Simulation of non-condensable gas flow in two-fluid model of APROS: Description of the model, validation and application

Markku Hänninen (Corresponding Author), Esa Ahtinen

    Research output: Contribution to journalArticleScientificpeer-review

    8 Citations (Scopus)


    In Loviisa VVER-440 type nuclear power plant the nitrogen used to pressurize hydro-accumulators and other passive safety systems is gradually dissolved to the accumulator water during the long period of normal plant operation. If a primary circuit leakage takes place, the accumulator water is injected into the primary circuit, where lower pressure is prevailing and as a consequence the dissolved nitrogen is released from the liquid phase to gas phase. It is also possible that after the liquid has run out of the accumulator the gaseous nitrogen may flow into the primary system and may thus disturb the circulation in the primary circuit. It is important that the system codes that are used in safety analysis work are capable to simulate flows of non-condensable gases and that they can take into account the release of the dissolved gases. In this paper the non-condensable gas model of the APROS two-fluid safety analysis system code is described. The model has been validated using one experiment carried out in the PACTEL VVER-440 test facility, where the release of the nitrogen dissolved in the accumulator water has been studied. The model has been used to analyze the primary–secondary leakage (PRISE) in the Loviisa nuclear power plant. In this leakage incident the dissolved nitrogen from the accumulator was assumed to flow into the primary circuit of the plant.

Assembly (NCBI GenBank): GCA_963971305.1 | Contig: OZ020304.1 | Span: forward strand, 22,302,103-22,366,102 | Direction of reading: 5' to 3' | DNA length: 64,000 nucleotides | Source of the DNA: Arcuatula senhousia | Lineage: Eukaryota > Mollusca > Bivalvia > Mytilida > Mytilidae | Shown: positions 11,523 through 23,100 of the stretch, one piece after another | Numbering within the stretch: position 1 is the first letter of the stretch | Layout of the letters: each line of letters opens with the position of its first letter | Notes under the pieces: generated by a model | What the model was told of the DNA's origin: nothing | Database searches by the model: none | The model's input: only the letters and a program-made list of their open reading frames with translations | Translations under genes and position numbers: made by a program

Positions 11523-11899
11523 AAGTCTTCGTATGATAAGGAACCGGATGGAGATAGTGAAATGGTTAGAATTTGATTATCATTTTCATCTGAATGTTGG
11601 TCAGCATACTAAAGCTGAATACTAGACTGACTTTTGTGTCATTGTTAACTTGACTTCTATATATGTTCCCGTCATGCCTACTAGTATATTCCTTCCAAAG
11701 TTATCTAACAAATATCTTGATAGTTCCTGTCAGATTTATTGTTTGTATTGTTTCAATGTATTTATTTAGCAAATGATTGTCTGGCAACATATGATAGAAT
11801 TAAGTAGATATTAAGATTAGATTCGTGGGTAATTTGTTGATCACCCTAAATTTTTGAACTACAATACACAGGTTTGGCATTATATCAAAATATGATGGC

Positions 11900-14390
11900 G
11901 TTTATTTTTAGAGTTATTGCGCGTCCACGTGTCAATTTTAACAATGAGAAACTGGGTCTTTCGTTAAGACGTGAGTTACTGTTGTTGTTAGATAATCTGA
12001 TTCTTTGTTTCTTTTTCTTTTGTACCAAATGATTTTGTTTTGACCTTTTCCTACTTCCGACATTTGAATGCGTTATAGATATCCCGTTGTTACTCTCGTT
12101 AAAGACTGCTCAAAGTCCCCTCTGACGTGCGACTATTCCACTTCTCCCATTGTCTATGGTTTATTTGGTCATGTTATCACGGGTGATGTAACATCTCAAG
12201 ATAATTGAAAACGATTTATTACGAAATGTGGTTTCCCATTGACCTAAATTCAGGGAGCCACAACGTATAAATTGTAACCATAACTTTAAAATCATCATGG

Original languageEnglish
    Pages (from-to)1588-1596
    Number of pages9
    JournalAnnals of Nuclear Energy
    Issue number10
    Publication statusPublished - 2009
    MoE publication typeA1 Journal article-refereed


    • APROS
    • nitrogen
    • PRISE
    • nuclear power plants
    • nuclear safety


    Dive into the research topics of 'Simulation of non-condensable gas flow in two-fluid model of APROS: Description of the model, validation and application'. Together they form a unique fingerprint.

    Cite this